Less than a week before the launch of Barking and Dagenham Giving’s new Community-led Investment Policy at the House of Commons on 20 June, I wanted to reflect on a few things that, in my view, make this policy different from other policies out there. This also follows a number of conversations held with trust and foundation investment directors recently.
From the outset, the Community Endowment Fund was designed with the idea that it was the community of Barking and Dagenham’s money, not BD Giving’s. For us, this was a logical continuation of a process started in 2019, when we began experimenting with [participatory grantmaking], and recognised that transparency and accountability are necessary for building trust, and to create change.
Working with the Community Steering Group, we carefully documented the design of the Investment Policy and unpacked assumptions, opening ourselves up for scrutiny along the way. The public launch of the policy follows this same logic. In the coming months, we will publish quarterly reports, which will include the Portfolio’s performance and impact.
We are aware that none if this really matters if this information is not made accessible. It’s probably fair to say that investment policies are not everyone’s cup of tea. Policies in general can be quite dry and heavy on jargon. They are documents written by professionals for professionals and it’s probably mostly fine because they are not necessarily designed to be read or understood by the wider public.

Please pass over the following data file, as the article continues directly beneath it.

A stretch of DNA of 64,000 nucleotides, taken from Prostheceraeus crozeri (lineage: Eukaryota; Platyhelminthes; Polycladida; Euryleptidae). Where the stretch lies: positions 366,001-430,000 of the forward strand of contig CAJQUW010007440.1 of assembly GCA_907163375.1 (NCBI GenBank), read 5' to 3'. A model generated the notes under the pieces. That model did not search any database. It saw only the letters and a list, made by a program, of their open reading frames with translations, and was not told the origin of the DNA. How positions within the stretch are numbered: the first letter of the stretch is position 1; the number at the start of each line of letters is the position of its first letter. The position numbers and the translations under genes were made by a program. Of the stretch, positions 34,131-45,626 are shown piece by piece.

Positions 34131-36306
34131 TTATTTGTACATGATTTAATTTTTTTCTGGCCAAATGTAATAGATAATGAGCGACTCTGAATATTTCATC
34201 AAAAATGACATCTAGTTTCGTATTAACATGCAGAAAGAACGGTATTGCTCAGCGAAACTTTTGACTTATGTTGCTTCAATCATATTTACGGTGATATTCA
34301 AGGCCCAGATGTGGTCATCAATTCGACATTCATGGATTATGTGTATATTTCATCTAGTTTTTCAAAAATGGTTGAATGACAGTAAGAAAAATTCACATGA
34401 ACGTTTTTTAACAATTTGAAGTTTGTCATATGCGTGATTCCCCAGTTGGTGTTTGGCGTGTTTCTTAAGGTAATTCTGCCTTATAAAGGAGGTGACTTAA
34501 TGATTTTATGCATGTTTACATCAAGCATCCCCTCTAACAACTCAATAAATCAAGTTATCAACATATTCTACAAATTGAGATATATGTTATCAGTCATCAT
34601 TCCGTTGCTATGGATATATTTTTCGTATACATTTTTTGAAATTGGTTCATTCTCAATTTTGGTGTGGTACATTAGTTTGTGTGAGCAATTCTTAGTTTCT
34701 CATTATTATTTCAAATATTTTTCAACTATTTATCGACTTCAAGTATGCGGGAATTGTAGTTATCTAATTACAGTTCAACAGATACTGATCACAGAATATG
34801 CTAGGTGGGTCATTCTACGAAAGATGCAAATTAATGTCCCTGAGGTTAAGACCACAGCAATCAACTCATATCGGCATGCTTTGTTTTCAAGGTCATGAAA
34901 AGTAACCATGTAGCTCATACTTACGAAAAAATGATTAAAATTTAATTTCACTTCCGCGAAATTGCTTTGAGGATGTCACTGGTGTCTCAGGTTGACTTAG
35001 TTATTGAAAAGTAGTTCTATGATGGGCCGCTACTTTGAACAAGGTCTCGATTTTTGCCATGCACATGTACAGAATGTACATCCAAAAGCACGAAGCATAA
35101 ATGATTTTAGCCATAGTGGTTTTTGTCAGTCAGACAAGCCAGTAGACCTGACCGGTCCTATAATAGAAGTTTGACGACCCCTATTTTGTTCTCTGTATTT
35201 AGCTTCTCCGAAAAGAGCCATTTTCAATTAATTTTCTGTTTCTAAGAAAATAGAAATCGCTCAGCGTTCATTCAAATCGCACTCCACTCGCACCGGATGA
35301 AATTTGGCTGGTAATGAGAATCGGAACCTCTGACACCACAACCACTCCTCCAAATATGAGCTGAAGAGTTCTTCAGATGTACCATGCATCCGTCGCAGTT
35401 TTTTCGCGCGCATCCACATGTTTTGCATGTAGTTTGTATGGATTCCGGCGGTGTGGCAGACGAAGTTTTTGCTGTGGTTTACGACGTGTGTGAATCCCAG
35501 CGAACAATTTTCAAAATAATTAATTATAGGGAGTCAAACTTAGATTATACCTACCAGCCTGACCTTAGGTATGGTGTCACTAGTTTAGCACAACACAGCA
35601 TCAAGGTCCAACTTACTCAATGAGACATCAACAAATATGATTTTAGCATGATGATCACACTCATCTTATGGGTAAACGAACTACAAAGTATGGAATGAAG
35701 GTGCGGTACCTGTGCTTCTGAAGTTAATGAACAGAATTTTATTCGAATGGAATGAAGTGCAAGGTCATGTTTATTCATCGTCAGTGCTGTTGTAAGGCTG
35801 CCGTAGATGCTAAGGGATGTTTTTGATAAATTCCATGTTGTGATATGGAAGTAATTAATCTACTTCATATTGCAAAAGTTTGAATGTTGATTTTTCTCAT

By opening up the design process to the local community, we put a heavy focus on on accessibility from the outset. Not being investment professionals, the Community Steering Group felt the need for the language to be as jargon free as possible and, where it was not possible, to include definitions and explanations right there, in the Policy. This was particularly important for them because they wanted it to be accessible to the wider community, I.e. people who hadn’t gone through the same training process as them.
Traditionally, restricted charitable endowments are held in perpetuity, while the earnings from the invested assets are spent in accordance with the charitable objectives of the organisation. A typical approach focuses on growing the endowment above inflation and only spending the returns once capital has been secured. This strategy is pretty good for long term growth but it can also be difficult to justify in times of economic turmoil as it essentially locks away money, and prevents it to be invested in the riskier, local economy.
Inversely, the Community Steering Group wanted the endowment to play a direct role in the local economy. The primary objective of the portfolio is to invest the Community Endowment Fund and any financial returns, using a total impact approach, achieving financial, social and environmental impact. This focus on impact means that we have a very different outlook on what a successful investment is, and that we do not have the same constraints as other investors.
Armed with a transparent and participatory governance process and patience, we are looking to invest in a way that will make a real difference to the local community long term.
BD Giving Notes is a weekly blog aimed at sharing some CEO Geraud de Ville de Goyet’s thoughts on running a social infrastructure charity. Each post focuses on a couple of things we have learnt or done in the previous week; what’s gone well and what didn’t.